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Restaurant serving something fresh

July 13, 2013
Kylie Saari - Staff Writer , Fairmont Sentinel

FAIRMONT - At first glance, the garden surrounding the patio at Bean Town Grill in Fairmont looks like a flower bed - yellow, pink and purple flowers, surrounded by green foliage.

But closer inspection reveals the flowers are interspersed with vegetables and herbs that supply the chef with fresh produce for use in daily specials and drinks.

This year, squash, rhubarb, cucumbers, peppers, tomatoes, pumpkins, mint, parsley, basil and more serve as the kitchen garden, which began as an afterthought and has become a regular food source for the restaurant.

Article Photos

The garden at Bean Town Grill includes a variety of flowers, vegetables and herbs.

Co-owner Steve Jette said that when he and co-owner Paul Baldus decided to put in a patio, they opted for natural fencing to separate it from the roadway, and installed a berm that would be planted with flowers.

"When we were at the nursery, we were looking at ground cover," Jette said. "We started thinking of planting strawberries."

Then their thinking expanded to other produce. Since the restaurant planned to use a lot of fresh vegetables and herbs in its menu, maybe they could plant some.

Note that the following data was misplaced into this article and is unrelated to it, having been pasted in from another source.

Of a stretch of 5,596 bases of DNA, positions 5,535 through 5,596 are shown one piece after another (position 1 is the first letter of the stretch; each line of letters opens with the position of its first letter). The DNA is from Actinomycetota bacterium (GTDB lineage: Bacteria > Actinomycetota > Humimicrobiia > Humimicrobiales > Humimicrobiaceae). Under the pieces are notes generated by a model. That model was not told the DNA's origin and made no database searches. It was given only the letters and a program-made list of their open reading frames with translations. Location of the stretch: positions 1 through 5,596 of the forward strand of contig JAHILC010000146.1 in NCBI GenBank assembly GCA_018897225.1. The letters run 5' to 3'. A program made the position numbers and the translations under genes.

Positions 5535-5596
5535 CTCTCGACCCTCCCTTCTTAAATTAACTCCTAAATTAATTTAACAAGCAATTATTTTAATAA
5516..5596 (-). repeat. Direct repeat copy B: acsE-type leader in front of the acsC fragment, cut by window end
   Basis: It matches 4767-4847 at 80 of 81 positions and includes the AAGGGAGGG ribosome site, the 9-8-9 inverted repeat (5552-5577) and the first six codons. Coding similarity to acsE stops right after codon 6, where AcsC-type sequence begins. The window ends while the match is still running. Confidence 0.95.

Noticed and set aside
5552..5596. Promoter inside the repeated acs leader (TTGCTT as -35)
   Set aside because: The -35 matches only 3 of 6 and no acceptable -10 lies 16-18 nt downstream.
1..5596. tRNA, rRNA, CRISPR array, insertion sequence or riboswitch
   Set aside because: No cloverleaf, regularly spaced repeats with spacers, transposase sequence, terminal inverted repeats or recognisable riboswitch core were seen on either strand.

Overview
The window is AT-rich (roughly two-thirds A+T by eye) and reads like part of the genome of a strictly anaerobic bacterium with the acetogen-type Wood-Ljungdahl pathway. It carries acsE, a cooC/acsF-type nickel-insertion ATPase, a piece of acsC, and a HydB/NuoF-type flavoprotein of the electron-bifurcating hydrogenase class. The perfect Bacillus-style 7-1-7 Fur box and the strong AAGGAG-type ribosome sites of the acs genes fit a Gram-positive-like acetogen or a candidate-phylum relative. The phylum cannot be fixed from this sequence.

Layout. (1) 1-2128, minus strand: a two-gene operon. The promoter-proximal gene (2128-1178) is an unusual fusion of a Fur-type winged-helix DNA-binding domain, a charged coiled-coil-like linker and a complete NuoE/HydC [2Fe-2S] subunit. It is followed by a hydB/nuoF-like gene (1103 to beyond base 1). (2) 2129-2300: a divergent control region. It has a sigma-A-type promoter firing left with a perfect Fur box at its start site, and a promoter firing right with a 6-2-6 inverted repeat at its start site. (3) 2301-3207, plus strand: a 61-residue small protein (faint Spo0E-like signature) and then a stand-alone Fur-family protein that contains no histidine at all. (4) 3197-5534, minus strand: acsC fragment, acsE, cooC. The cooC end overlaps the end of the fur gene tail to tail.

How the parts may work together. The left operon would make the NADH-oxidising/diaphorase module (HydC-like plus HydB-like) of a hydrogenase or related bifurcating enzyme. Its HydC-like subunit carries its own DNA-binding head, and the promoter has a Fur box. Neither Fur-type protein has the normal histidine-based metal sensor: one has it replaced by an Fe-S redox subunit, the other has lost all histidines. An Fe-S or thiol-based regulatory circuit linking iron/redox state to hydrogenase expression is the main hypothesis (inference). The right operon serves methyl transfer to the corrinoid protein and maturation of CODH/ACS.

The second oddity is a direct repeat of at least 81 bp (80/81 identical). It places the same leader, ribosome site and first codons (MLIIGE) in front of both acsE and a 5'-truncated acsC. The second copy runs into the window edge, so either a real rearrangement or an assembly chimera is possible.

Jette said last summer the plants did well, and except for a prolific acorn squash plant, the restaurant was able to incorporate everything into its service.

"We had more acorn squash than you would believe," he said. "This year, we only planted one acorn squash."

Herbs still growing when the garden was winterized were frozen and used throughout the winter.

Jette said each year they grow food in the garden, it will change depending on what they feel like planting.

"We are still learning," he said. "Last year wasn't as carefully planned. This year we thought it through a little bit more."

The produce is mainly used in daily specials chosen when the chef sees what is ready. The garden tending and picking is typically done in the morning as staff prepares for the day.

With the cold wet spring, things weren't looking great early this year, but like gardens all over town the plants have sprung back, even if a little later than usual.

"Our mint is almost ready for mojitos," Jette said.

Tomatoes and peppers are starting to appear now.

Customers don't always say much about the garden, but as the weather warmed, Jette began to see more and more people looking at it while enjoying the patio.

"We are starting to see people milling around out there looking at the garden," he said.

Like all gardeners, he has to keep an eye on hungry animals, as one of the pepper plants in mysteriously missing leaves.

"We don't have too much trouble with animals," he said.

Jette said the restaurant has a regular menu and a seasonal menu, in addition to daily specials.

"[The garden] has been good for us," he said. "We can be a little more creative with the menu."

 
 

 

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